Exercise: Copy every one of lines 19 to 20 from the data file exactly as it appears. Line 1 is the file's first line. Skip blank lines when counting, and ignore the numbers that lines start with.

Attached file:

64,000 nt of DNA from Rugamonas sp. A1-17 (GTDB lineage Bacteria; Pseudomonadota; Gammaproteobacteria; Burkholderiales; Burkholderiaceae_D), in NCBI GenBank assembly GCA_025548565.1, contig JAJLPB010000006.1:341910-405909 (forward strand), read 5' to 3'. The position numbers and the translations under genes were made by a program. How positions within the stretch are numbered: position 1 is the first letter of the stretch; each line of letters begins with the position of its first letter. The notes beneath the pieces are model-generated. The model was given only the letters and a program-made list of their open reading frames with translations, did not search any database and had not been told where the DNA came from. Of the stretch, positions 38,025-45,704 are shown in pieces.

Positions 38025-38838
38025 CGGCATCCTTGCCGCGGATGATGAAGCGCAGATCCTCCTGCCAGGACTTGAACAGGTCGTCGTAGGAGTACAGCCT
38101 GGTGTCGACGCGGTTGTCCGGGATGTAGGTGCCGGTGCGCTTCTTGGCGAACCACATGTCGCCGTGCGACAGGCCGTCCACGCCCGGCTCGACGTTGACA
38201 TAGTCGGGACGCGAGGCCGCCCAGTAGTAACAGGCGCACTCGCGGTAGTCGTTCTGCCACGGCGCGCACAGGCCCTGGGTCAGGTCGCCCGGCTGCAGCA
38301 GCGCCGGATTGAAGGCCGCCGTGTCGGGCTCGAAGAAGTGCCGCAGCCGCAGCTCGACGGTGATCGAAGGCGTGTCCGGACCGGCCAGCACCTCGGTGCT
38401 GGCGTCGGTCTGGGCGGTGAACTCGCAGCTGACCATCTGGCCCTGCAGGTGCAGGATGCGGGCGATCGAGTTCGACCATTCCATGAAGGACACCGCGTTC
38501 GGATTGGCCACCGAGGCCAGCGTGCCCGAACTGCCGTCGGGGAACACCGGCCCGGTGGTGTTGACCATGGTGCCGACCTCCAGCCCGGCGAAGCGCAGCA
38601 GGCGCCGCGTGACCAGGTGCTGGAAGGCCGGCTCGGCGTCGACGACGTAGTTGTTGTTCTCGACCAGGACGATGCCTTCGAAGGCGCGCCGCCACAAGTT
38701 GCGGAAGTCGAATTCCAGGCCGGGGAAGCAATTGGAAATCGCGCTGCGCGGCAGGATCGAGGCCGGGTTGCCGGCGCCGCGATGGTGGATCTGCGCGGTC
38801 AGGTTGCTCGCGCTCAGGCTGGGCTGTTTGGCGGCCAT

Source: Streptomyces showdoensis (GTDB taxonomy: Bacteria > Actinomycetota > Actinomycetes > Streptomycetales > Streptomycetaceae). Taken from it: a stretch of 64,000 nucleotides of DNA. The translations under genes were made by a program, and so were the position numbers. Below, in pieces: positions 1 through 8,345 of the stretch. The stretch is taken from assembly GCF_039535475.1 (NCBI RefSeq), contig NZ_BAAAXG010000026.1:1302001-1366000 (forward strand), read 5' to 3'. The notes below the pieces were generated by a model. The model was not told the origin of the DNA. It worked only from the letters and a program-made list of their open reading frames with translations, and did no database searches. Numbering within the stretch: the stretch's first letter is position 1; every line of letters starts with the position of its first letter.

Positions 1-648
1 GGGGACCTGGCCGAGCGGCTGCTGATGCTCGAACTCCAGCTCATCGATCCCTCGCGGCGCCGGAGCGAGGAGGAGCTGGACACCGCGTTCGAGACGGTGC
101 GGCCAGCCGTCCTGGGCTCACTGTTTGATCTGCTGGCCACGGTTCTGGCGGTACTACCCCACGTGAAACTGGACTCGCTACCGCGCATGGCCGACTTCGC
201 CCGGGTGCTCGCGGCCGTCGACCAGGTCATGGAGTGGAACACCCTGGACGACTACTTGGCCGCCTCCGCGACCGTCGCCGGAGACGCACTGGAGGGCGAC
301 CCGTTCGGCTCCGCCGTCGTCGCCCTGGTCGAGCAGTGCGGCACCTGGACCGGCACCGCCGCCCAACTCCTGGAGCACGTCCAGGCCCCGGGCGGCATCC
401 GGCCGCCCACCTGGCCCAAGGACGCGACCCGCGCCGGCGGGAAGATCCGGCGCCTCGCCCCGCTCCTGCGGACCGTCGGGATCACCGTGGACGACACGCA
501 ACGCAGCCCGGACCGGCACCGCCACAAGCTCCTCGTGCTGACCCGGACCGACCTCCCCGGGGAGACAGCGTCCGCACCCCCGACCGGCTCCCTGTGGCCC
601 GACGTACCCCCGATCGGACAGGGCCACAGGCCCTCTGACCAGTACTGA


501 ACGCAGCCCGGACCGGCACCGCCACAAGCTCCTCGTGCTGACCCGGACCGACCTCCCCGGGGAGACAGCGTCCGCACCCCCGACCGGCTCCCTGTGGCCC
601 GACGTACCCCCGATCGGACAGGGCCACAGGCCCTCTGACCAGTACTGA